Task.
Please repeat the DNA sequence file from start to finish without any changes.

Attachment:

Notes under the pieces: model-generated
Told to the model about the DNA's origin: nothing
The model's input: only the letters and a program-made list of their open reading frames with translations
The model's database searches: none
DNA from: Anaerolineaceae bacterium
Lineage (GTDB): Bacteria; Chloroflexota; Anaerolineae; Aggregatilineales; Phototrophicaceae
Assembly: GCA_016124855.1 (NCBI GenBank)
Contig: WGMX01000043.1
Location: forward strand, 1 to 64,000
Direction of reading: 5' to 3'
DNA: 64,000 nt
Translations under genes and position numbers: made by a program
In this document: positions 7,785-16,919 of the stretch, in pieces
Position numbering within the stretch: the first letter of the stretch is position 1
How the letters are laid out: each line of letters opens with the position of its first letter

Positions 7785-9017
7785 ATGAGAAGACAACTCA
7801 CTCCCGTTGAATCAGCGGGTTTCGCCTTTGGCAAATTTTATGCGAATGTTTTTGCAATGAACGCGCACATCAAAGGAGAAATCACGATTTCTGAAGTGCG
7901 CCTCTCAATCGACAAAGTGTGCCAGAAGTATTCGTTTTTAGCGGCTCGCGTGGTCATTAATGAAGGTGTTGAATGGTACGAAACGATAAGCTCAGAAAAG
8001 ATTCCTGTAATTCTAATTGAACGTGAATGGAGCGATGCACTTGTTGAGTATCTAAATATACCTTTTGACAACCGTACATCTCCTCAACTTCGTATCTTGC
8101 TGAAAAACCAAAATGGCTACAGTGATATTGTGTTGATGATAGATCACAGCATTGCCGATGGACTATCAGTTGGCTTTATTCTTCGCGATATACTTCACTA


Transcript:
Notes under the pieces: model-generated
Told to the model about the DNA's origin: nothing
The model's input: only the letters and a program-made list of their open reading frames with translations
The model's database searches: none
DNA from: Anaerolineaceae bacterium
Lineage (GTDB): Bacteria; Chloroflexota; Anaerolineae; Aggregatilineales; Phototrophicaceae
Assembly: GCA_016124855.1 (NCBI GenBank)
Contig: WGMX01000043.1
Location: forward strand, 1 to 64,000
Direction of reading: 5' to 3'
DNA: 64,000 nt
Translations under genes and position numbers: made by a program
In this document: positions 7,785-16,919 of the stretch, in pieces
Position numbering within the stretch: the first letter of the stretch is position 1
How the letters are laid out: each line of letters opens with the position of its first letter

Positions 7785-9017
7785 ATGAGAAGACAACTCA
7801 CTCCCGTTGAATCAGCGGGTTTCGCCTTTGGCAAATTTTATGCGAATGTTTTTGCAATGAACGCGCACATCAAAGGAGAAATCACGATTTCTGAAGTGCG
7901 CCTCTCAATCGACAAAGTGTGCCAGAAGTATTCGTTTTTAGCGGCTCGCGTGGTCATTAATGAAGGTGTTGAATGGTACGAAACGATAAGCTCAGAAAAG
8001 ATTCCTGTAATTCTAATTGAACGTGAATGGAGCGATGCACTTGTTGAGTATCTAAATATACCTTTTGACAACCGTACATCTCCTCAACTTCGTATCTTGC
8101 TGAAAAACCAAAATGGCTACAGTGATATTGTGTTGATGATAGATCACAGCATTGCCGATGGACTATCAGTTGGCTTTATTCTTCGCGATATACTTCACTA